• Sunday, December 10, 2023
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The irony of an International Water Conference in Lagos

Potable water

The Lagos State government on 23 June 2021, threw its doors open to welcome delegates from different parts of the world. The goal of the conference was to facilitate the efficiency of the water sector in the state.

But when asked, a typical Lagosian like Isaac Moses said that the last time he drank water supplied by the state’s water corporation was in 1999, when the public water works close to his old compound used to function. The pipes that connect this precious liquid to his compound have remained broken and rusty. Since then, his major source of drinking water has come from boreholes.

Lagos is an island city surrounded by water yet, there is very little for the population to drink. At the water conference, the Governor of the State, Babajide Sanwo-Olu disclosed that less than 40 percent of the residents have access to potable water. The World Population Review estimates the population of Lagos at above 14 million. In other words, less than 7 million Lagosians have access to potable water.

As of 2016, Lagosians needed as much as 724 million gallons to function efficiently, but the state could only manage to provide 317 million gallons, leaving a gap of 407 million gallons. At the conference, Sanwo-Olu said the state has yet to resolve its sufficiency problem. The Lagos State Water Supply Master Plan said that, current water demand stands at about 540 million gallons daily (MGD) but the Lagos Water Corporation (LSWC) can only produce 210 MGD.

Read Also: A case for tackling challenge of potable water supply in Lagos

Sadly, not all the 210 gallons of water reach households due to perennial fractures from dilapidated transmission pipes and old trunk lines. Also, the water supply is very erratic and frequently subject to prolonged outages.

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For the over 8 million Lagosians without access to potable water, it is a public health threat. It is also a threat to environmental sanitation, a challenge the state has failed to address. Apart from that, residents in the state are left with no choice but to provide water for themselves with boreholes. The LSWC estimates that there are up to 200,000 such boreholes across Lagos State.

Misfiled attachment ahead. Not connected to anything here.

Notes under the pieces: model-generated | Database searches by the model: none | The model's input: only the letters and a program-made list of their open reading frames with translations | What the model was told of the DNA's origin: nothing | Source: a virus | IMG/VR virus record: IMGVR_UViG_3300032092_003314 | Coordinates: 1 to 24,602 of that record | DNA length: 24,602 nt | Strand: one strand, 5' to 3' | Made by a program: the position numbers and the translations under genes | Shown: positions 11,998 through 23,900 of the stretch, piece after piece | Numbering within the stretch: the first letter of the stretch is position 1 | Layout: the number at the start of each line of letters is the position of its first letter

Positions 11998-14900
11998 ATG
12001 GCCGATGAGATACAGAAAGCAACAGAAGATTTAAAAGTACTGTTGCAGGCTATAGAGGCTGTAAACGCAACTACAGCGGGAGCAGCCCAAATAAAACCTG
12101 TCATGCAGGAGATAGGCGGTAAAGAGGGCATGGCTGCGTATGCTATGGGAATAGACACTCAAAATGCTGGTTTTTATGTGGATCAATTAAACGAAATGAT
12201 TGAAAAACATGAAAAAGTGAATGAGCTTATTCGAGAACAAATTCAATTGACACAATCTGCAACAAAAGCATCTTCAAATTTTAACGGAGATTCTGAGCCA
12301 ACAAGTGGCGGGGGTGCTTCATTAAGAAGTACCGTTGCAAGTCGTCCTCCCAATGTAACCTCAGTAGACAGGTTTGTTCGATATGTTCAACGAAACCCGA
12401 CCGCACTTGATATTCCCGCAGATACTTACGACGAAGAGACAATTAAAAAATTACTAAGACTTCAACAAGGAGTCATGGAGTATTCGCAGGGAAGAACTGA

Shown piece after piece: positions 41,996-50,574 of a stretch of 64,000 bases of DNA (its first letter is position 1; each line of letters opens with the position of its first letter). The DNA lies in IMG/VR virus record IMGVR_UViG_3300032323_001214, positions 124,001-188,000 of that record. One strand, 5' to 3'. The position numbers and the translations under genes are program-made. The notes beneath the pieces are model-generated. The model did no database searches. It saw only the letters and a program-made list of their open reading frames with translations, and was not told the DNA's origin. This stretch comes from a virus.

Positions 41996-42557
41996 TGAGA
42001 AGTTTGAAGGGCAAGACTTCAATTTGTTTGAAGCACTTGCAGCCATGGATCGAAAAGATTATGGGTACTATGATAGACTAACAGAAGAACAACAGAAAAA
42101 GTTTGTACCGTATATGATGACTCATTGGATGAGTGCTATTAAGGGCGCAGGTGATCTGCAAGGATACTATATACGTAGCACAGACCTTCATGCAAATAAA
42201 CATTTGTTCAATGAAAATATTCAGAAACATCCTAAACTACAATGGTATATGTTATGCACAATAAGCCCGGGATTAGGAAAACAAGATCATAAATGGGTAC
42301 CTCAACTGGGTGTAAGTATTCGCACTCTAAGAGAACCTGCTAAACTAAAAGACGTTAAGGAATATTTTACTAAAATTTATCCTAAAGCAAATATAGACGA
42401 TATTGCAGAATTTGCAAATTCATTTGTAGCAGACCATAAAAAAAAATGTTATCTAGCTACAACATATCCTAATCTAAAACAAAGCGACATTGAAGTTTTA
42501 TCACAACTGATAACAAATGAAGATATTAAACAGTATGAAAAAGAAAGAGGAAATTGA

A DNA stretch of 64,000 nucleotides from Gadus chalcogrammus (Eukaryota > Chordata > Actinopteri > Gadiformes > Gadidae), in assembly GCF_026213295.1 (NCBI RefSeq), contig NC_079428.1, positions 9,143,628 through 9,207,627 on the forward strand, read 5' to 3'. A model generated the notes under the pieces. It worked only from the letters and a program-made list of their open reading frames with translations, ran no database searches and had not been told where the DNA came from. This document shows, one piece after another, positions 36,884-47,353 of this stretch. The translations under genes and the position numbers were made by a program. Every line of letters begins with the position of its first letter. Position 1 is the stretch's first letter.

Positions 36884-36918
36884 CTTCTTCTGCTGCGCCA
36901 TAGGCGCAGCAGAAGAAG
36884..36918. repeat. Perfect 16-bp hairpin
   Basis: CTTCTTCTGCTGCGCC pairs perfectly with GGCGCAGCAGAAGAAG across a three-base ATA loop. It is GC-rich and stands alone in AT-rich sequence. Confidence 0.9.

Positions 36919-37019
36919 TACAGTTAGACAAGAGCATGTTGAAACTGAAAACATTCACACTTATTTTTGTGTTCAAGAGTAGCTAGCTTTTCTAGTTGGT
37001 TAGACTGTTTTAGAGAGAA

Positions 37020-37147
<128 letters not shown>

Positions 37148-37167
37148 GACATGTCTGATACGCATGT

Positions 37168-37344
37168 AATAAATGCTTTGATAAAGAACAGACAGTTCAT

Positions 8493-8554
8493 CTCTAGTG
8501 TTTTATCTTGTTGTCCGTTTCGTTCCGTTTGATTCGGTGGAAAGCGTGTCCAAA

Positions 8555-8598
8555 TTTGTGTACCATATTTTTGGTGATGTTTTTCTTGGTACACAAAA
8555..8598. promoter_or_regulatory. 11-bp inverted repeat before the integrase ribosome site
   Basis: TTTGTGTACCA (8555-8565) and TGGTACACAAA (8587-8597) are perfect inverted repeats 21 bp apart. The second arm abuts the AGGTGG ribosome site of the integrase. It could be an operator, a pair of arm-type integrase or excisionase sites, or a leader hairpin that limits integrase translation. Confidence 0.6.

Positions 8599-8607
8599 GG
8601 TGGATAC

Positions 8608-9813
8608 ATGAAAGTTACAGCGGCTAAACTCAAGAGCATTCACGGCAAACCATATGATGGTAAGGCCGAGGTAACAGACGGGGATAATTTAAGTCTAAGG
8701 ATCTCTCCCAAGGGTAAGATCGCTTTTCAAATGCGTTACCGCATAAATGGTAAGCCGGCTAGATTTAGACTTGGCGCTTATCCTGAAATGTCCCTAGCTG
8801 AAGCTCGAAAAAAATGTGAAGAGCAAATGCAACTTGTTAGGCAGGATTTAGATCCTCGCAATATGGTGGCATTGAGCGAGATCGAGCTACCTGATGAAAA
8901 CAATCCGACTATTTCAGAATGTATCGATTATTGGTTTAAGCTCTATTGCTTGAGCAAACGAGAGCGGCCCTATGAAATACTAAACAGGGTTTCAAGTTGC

Interestingly, even when they use their money to provide themselves water to drink, some agencies of the state penalise them for it with illegal levies. We believe that with efficient management, Lagos easily can surpass its water target and even position itself as the primary market for supplying potable water to other states in the country.

The solution can start from revisiting the Lagos Water Master Plan 2010-2020. One of the failures of that plan was the government’s fixation on funds to revamp water infrastructure. In the current economic climate raising $2.5 billion which is the target, from the state’s budget may not be visible. However, the government can take a different tack to water production, and positioning the sector in such a way that investors can see the value in investing capital, would be a way to address the poor infrastructure.

While the proliferation of boreholes has provided some respite for residents, the state requires a permanent fix to the water crisis. This is especially given that borehole drilling is widely unregulated and most of the water that people get from them is contaminated. This is where we think the plan to licence borehole drilling has its merits. Nevertheless, it requires transparency and the goal must be to help Lagos residents get the best portable water.

In that sense, licensing should not be an avenue to extort and make access to drinkable water difficult, rather it should be a way to monitor the quality of the water people will drink. It should also be a way to help people live a quality life. After all, as the late afro-beat crooner said, “Water does not have an enemy.”